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How Can I Create a Better Morning Routine?

Rich Fernandez






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How Can I Create a Better Morning Routine?

Rich shares a simple approach for creating powerful morning routines.

Hi, it's Rich here.

I've been asked to answer the question,

how can I create a better morning routine?

So look, while morning routines are

personal, for most of us, it's the

only time in the day that we have an

opportunity to be fully with ourselves

and focus on ourselves, be that your

first 10 or 20 or 30 minutes of the day.

This is really true for me as life is

so full as a leader of an organization,

a husband, a father mindfulness

teacher, and so on, on, and on.

My days are filled with meetings,

calls, emails, deadlines, and so forth.

And I'm sure many of you can relate.

But as the saying goes, if you

win the morning, you win the day.

So I'd like to share a couple of tips

on establishing a good morning routine.

It's really three tips.

The first one is don't

negotiate with yourself.

The second one is to create

a very simple routine.

And the third one is to try

something called habit stacking.

So let me explain each of these.

So first the idea of not

negotiating with yourself.

That really means skipping the narrative.

In other words, if there's a story or

dialogue running in your head about the

do or not do, about the way you feel

about doing a routine, what I often

try to do is I just try to skip that.

To not negotiate with myself, but

just to go straight to the routine.

It's kind of like brushing your teeth.

Brushing your teeth can

happen in many, many different

states of awakeness, I found.

So for example, I've brushed

my teeth when I'm half falling

asleep, but the point is I did it.

I didn't tell myself a story

about doing it being half asleep.

And so what I'd invite you to do is to

try not negotiating with yourself, not

necessarily going with a dialogue or

story about whether it's a good thing

to do or not to do, whether you feel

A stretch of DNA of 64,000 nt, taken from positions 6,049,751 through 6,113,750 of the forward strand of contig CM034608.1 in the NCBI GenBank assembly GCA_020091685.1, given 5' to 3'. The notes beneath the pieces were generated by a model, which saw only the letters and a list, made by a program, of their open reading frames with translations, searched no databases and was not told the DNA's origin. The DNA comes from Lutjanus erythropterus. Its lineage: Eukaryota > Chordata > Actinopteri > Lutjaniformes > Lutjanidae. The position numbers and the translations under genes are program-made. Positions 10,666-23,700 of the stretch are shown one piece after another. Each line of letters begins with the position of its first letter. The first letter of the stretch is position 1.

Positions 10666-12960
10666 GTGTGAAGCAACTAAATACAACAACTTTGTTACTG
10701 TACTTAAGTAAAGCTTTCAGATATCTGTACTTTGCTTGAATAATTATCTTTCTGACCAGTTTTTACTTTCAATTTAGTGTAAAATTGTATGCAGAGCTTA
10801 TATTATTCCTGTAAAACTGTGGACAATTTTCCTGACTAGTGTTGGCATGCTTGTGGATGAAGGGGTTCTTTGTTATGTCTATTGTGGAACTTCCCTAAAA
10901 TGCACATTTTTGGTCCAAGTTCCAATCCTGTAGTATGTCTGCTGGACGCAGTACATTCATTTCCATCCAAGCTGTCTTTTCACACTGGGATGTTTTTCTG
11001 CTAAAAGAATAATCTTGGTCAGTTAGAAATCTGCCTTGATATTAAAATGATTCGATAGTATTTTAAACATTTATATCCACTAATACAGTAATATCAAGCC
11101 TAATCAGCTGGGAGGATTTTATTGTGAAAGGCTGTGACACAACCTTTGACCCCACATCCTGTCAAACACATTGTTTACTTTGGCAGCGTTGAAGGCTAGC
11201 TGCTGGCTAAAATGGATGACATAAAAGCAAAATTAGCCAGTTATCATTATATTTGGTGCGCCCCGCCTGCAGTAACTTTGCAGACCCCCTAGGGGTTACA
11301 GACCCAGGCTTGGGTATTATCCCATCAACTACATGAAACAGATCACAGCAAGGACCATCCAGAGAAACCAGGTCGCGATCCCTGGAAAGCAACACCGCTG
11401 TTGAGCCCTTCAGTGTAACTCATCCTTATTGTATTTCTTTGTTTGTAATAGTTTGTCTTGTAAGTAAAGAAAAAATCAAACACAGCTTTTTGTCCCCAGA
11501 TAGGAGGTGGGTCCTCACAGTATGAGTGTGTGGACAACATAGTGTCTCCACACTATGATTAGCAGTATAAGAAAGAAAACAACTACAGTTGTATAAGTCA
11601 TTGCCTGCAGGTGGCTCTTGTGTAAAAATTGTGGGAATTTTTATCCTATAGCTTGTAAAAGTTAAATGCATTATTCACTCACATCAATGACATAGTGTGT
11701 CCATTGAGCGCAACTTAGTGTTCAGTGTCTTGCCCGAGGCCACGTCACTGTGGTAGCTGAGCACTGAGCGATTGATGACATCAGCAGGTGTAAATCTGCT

like doing it or not feel like doing it.

But simply moving in and doing it.

That is, doing your routine, which

brings me to the second point, which is

to really create a very simple routine.

For me, it's the first 20 to 30 minutes

of my day when I really try to make

time for my mind, my heart and my body.

So what does that look like?

It means when I wake up, the first thing

I do is I go to the bathroom and brush

my teeth and splash water on my face.

And then I literally go and make time

for my mindfulness practice, where I

really try to cultivate qualities of

mindfulness and also heartfulness.

So I do some meditation and then I

try to do something called the loving

kindness practice, which is to invite

thoughts and intentions of kindness

and goodwill towards myself and others.

Other days I may do a gratitude practice

or an intention setting practice.

But it's really a way to kind of

orient around the heart and perhaps

cultivate a positive emotional state.

And after a number of minutes

of doing that, I transition to a

little bit of body-centered work.

And for me that means some

stretching and light yoga.

So this is now the first 10

20, maybe 30 minutes of my day.

And then I reward myself with

having breakfast and coffee.

So that's sort of my second point

there, which is create a very

simple routine that you can follow.

Again for me, it's brush teeth, wash

face, sit and meditate, do a heartfulness

practice, do body focused practice.

And finally, the third thing that

I wanted to share with you in

terms of developing a good morning

routine is to try habit stacking.

Habit stacking means that you

stack a new habit or a behavior

on top of a pre-existing one.

I have a few things that kind of

fit in a sequence as I've shared

with you and help me sustain the

habit of mindfulness, for example.

It's the meditation, the heartfulness,

the body centered practice.

But then if I want to build on